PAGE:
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Our Most Troubling MadnessCase Studies in Schizophrenia Across Cultures$
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T.M. Luhrmann and Jocelyn Marrow

Print publication date: 2016

Print ISBN-13: 9780520291089

Published to California Scholarship Online: May 2017

DOI: 10.1525/california/9780520291089.001.0001

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PRINTED FROM CALIFORNIA SCHOLARSHIP ONLINE (www.california.universitypressscholarship.com). (c) Copyright University of California Press, 2021. All Rights Reserved. An individual user may print out a PDF of a single chapter of a monograph in CALSO for personal use.date: 24 September 2021

Work and Respect in Chennai

Work and Respect in Chennai

Chapter:
(p.71) Case 4 Work and Respect in Chennai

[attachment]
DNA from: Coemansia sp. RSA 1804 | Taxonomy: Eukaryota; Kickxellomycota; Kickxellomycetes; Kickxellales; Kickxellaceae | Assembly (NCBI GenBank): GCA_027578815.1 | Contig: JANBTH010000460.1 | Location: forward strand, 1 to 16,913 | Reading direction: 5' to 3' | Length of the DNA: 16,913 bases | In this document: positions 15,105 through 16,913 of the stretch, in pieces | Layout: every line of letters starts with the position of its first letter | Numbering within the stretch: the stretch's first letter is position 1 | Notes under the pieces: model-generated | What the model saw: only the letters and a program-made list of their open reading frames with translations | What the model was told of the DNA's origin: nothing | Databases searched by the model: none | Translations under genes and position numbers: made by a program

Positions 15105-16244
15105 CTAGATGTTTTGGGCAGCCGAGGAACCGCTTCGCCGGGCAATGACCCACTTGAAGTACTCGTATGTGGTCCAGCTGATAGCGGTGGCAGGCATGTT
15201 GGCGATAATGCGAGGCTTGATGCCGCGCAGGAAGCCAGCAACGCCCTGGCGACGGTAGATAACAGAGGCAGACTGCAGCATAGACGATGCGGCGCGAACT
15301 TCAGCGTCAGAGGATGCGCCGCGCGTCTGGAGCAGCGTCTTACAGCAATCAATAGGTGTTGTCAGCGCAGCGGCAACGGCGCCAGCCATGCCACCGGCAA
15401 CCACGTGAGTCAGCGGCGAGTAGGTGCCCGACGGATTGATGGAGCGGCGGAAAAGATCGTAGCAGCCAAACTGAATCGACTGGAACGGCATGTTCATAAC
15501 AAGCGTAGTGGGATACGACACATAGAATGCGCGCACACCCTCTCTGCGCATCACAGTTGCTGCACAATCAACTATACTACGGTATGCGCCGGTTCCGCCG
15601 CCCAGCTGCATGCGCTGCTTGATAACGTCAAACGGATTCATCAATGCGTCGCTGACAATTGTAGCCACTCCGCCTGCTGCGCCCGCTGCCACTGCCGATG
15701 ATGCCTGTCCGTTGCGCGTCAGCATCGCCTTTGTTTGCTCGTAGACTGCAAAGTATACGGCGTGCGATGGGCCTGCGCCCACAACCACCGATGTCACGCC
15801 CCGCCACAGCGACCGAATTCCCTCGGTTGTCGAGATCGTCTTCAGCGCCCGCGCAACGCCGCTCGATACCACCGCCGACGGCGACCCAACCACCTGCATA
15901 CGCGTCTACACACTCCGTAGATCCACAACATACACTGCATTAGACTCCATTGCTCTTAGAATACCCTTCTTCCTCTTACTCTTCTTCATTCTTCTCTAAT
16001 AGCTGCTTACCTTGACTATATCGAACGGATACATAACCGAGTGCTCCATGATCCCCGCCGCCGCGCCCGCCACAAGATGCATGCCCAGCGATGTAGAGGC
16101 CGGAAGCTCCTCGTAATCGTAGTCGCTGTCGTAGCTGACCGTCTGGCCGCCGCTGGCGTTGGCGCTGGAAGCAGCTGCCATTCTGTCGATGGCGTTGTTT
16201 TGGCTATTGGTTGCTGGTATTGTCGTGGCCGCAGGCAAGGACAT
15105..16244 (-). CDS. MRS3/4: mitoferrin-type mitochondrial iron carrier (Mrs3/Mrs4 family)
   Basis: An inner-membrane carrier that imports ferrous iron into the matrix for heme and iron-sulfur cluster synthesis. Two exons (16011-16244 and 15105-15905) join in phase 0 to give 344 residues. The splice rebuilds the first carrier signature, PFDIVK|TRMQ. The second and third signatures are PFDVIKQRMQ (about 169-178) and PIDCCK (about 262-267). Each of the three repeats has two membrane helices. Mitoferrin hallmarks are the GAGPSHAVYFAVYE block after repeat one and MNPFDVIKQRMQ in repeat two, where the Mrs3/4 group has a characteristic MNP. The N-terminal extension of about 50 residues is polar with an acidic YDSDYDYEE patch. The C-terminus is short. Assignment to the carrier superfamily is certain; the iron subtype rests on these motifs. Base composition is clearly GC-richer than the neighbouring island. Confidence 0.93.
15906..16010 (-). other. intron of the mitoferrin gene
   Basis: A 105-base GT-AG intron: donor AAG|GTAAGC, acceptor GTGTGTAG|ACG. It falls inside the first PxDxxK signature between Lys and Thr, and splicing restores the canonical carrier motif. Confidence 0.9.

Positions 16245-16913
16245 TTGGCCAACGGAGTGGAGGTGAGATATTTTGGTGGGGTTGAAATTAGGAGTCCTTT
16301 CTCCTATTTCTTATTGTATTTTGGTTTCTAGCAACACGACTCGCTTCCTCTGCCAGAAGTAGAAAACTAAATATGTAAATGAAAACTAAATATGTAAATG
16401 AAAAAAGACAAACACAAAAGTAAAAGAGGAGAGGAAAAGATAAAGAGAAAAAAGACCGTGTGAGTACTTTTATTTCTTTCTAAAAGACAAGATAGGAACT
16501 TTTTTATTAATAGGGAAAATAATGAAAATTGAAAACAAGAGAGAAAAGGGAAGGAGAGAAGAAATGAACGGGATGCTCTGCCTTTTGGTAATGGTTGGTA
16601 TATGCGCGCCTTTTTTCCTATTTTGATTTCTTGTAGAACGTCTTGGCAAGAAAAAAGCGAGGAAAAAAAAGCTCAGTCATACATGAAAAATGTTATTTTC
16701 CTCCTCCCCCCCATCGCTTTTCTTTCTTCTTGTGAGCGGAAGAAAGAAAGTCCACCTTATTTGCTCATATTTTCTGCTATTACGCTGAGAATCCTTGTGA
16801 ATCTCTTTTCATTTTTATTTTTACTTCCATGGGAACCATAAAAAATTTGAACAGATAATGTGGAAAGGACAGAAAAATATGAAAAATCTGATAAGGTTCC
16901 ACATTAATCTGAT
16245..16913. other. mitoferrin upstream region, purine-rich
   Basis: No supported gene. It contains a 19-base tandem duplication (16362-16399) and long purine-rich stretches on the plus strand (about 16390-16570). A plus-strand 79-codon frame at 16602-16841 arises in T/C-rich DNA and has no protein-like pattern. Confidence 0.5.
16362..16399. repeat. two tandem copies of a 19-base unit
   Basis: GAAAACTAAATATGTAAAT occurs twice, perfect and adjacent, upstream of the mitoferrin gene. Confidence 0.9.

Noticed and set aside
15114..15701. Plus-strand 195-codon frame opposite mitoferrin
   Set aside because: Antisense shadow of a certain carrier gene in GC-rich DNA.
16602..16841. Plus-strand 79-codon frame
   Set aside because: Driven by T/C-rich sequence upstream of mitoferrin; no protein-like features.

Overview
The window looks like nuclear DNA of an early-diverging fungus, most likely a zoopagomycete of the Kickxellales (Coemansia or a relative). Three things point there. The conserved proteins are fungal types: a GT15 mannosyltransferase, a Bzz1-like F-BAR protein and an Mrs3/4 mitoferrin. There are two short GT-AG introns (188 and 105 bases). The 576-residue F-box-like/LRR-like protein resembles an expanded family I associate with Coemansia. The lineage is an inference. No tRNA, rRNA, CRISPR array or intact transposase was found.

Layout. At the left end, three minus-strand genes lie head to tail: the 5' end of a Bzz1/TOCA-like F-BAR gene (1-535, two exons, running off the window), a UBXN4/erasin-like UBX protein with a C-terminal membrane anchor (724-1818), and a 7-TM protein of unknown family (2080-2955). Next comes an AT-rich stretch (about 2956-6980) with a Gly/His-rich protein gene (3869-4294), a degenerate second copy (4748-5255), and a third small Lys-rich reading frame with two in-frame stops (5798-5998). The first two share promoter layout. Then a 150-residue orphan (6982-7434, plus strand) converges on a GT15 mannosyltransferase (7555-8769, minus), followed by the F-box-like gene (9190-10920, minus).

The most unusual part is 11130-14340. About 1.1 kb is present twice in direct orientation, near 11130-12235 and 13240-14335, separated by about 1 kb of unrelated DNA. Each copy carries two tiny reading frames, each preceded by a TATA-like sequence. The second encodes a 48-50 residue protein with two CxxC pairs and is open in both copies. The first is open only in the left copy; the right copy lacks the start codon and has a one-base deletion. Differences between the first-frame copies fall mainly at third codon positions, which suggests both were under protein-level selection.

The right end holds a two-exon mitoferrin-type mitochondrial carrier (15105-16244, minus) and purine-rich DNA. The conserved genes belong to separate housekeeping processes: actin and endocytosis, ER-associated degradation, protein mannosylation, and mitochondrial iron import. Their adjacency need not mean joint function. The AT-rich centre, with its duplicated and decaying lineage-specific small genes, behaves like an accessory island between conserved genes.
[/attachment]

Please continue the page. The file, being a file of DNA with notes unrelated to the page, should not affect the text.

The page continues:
Source:
Our Most Troubling Madness
Author(s):

Giulia Mazza

Publisher:
University of California Press
DOI:10.1525/california/9780520291089.003.0005

In India, relatively few of those who are mentally ill live without their families. Yet some do, either because they are abandoned or because they flee. The Banyan is a non-governmental organization founded in 1993 to rescue poor, abandoned, homeless women with mental health issues. Since its inception, the Banyan has treated over two thousand persons with mental illness. They bring in women who are often too incapacitated to remember their own names, and they care for them and treat them and teach them to work. They provide food, clothing, shelter, medication, general healthcare, therapeutic activities, and occupational training–all for free. They have been able to return over a thousand of them to their natal homes. Its remarkable success arises in part from the way these families understand the problems created by illness: first and foremost as failure to work, not as an inner experience with symptoms of distressing voices. This chapter illustrates this process through the life of a woman with schizophrenia abandoned by her family.

Keywords:   Chennai, Homelessness, Schizophrenia, Hearing voices, Work

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